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Connecticut Will Have a High School Curriculum on Black and Latino History; It’s the Law

“The 400-year history of African Americans is full of tragedies that have shaped the black experience in America and should be remembered as moral catastrophes. However, that is not the whole story of African-American history. African Americans have contributed to the economic, academic, social, cultural and moral well-being of this nation,” Scot Esdaile, President of the Connecticut NAACP State Conference and a member of the NAACP National Board of Directors, told Connecticut legislators 16 months ago.

His testimony was among more than 200 heard or filed on March 6, 2019, at the Connecticut General Assembly’s Education Committee, urging passage of House Bill 7082, An Act Concerning the Inclusion of Black and Latino Studies in the Public School Curriculum.

“Students of all hues would benefit from a deeper knowledge of the journeys, challenges and accomplishments of people who look like them – and those who do not,” said Andrea Comer, Executive Director of Educators for Excellence Connecticut.  “The list of gifts from Black and Brown people is endless. The value of students learning about these gifts in the classroom is priceless.”

Added Hamden resident Rachel Liu-Ballard, a member of her community’s Anti-Bias Anti-Racism Group: “We can’t begin to heal and move forward as a country until we have done the profoundly important work of reckoning with our past and learning our history. People’s lives, my son’s life, literally depends on it.”

Before the legislative session concluded last spring, the law was approved unanimously by the Senate and 122-24 in the House, and was subsequently signed into law by Governor Ned Lamont on June 21, 2019.  The curriculum is now being developed, in accordance with the law’s requirements.

It requires the State Board of Education to review and approve, by January 1, 2021, a Black and Latino studies year-long high school course that the State Education Resource Center (SERC) has been designated to develop. Local Boards of Education must offer the course in the 2022-23 school year, but they may do so in the 2021-22 school year. The law requires the high school course to be offered, but does not require that every student take the course.

During the school years 2022-23 to 2024-25, the State Department of Education must conduct an annual audit to ensure that the Black and Latino studies course is being offered by each Board of Education in the state.

Among those testifying at the Capitol last year were students, including those attending colleges and high schools throughout Connecticut.

Jonaya-Mone Muse, a student at the University of New Haven, “grew up in a predominately white school system where I was always one of few black students. Only time I learned about black history was during the month of February because the teachers felt obligated to teach it … Every year I learned about the same civil rights leaders, the same marches, and the same laws that were passed and denied.”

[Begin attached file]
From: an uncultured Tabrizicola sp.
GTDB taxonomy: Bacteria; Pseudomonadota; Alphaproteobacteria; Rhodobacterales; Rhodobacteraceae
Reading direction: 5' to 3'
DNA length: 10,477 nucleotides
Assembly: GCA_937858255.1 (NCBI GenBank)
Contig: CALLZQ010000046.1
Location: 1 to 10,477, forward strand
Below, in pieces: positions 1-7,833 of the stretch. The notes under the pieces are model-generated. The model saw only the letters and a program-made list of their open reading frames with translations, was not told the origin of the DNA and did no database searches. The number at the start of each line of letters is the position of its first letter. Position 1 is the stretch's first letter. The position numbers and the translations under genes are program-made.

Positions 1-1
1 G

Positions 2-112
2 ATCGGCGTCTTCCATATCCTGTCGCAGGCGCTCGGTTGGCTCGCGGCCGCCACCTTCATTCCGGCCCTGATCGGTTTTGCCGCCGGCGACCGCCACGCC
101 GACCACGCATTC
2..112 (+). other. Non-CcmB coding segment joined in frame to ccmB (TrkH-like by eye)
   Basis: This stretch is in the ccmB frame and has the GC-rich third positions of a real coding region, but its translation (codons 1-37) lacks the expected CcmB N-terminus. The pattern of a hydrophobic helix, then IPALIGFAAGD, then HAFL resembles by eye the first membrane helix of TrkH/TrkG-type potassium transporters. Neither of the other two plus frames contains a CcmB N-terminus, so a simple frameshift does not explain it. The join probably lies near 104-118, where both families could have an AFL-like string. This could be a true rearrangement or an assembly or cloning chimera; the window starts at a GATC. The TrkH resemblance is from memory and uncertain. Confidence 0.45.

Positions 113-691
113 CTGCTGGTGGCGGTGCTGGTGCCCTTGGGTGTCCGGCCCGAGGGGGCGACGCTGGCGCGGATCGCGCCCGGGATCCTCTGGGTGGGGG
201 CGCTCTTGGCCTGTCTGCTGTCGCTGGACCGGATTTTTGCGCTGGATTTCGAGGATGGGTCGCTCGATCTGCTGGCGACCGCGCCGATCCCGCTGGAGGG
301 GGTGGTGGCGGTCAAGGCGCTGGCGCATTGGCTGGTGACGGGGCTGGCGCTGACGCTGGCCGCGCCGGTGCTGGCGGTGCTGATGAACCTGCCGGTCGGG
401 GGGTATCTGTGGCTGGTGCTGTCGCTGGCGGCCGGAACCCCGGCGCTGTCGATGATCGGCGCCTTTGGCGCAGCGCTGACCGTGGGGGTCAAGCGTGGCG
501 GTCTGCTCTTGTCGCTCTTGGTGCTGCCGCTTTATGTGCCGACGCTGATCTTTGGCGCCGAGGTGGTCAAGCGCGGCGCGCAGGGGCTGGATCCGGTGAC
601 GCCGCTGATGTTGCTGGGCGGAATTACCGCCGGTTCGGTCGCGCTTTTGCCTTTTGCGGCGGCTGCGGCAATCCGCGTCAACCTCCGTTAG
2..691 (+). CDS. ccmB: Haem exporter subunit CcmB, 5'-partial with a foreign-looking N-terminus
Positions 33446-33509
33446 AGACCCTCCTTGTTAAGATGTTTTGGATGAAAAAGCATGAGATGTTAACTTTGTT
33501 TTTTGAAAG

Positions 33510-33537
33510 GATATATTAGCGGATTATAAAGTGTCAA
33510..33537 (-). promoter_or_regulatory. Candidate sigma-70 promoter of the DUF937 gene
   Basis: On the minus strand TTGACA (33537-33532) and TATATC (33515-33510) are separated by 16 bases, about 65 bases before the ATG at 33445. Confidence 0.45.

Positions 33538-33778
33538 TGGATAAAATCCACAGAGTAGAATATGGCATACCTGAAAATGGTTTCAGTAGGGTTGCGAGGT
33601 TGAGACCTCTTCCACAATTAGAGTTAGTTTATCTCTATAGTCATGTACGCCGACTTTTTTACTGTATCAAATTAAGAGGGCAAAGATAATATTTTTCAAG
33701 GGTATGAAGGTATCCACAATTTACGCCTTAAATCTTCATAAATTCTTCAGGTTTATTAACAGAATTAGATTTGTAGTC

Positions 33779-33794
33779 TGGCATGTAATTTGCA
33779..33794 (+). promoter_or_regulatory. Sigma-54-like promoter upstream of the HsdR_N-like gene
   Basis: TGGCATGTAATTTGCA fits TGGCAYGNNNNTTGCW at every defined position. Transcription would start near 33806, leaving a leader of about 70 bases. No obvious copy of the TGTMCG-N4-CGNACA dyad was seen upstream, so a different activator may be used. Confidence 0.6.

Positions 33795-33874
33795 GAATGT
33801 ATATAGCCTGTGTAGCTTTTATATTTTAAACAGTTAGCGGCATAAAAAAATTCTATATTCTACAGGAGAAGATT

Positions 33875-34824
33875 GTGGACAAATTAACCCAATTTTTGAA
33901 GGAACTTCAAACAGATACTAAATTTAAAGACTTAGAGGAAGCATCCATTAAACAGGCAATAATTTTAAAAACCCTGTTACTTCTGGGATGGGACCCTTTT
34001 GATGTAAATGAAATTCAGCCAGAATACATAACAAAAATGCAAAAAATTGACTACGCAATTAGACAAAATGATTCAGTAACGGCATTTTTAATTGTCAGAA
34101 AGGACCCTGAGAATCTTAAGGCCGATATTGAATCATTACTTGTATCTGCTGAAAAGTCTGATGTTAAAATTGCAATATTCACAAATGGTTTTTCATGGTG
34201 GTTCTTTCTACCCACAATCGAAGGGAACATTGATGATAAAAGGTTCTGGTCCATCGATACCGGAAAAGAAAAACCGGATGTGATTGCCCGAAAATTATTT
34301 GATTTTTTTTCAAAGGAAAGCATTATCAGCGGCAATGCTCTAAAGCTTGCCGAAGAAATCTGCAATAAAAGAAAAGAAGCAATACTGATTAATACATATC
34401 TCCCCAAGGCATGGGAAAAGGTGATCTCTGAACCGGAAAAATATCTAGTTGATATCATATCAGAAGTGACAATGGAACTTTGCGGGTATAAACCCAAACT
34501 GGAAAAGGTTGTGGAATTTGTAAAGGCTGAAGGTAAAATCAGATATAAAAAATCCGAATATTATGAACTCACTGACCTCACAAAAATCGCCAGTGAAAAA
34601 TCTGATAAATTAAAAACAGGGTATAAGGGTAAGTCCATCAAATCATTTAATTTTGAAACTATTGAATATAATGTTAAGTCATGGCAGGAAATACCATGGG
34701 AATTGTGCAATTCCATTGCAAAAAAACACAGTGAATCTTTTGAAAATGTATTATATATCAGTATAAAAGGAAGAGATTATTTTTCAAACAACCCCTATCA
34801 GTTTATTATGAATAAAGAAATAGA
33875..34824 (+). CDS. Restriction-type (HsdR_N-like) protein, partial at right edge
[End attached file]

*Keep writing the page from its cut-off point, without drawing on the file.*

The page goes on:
Khalil Lovejoy, a sophomore at University High School of Science and Engineering in Hartford, stressed that “Black history is not only slavery… I would love to learn about Black Wall Street, Nat Turner, Brown vs. Board of Education, and less explored topics in our history.”

Testifying on behalf of Connecticut Voices for Children, Wendy Waithe Simmons pointed out that “It is important for children to see their race and culture’s past reflected in their curriculum so that they know what it possible for themselves. I have friend whose son’s teacher told him recently that they there was not enough time to recognize Black History month in their class. It was a micro-aggression that was painful to him as well as his parents. These statues will ensure that no child will have to hear in the future that his or her cultural is not important enough to learn about in school.”

“Understanding lessons from the past, and teaching students about the strength of our diversity as a nation, is the first step towards building a stronger and healthier multicultural society in the 21st Century,” testified Steve Ginsburg, Director of the Anti-Defamation League’s Connecticut Regional Office.

Jan Hochadel, President, AFT CT, representing over 15,000 teachers and other school related personnel, said “While we work to make our workforce more diverse, our current teachers need to be encouraged to teach the history of people of color and be provided the materials necessary to do so effectively.”

“You cannot tell the American Story without telling the African American Story, it is impossible,” Esdaile added. “We have influenced every hamlet, town, city, county and State in America. We have participated in every war in which our Ancestors gave their lives to protect the Freedoms of this Country for the last 400 Years… This Act and Bill is well overdue.”

Source: Connecticut By The Numbers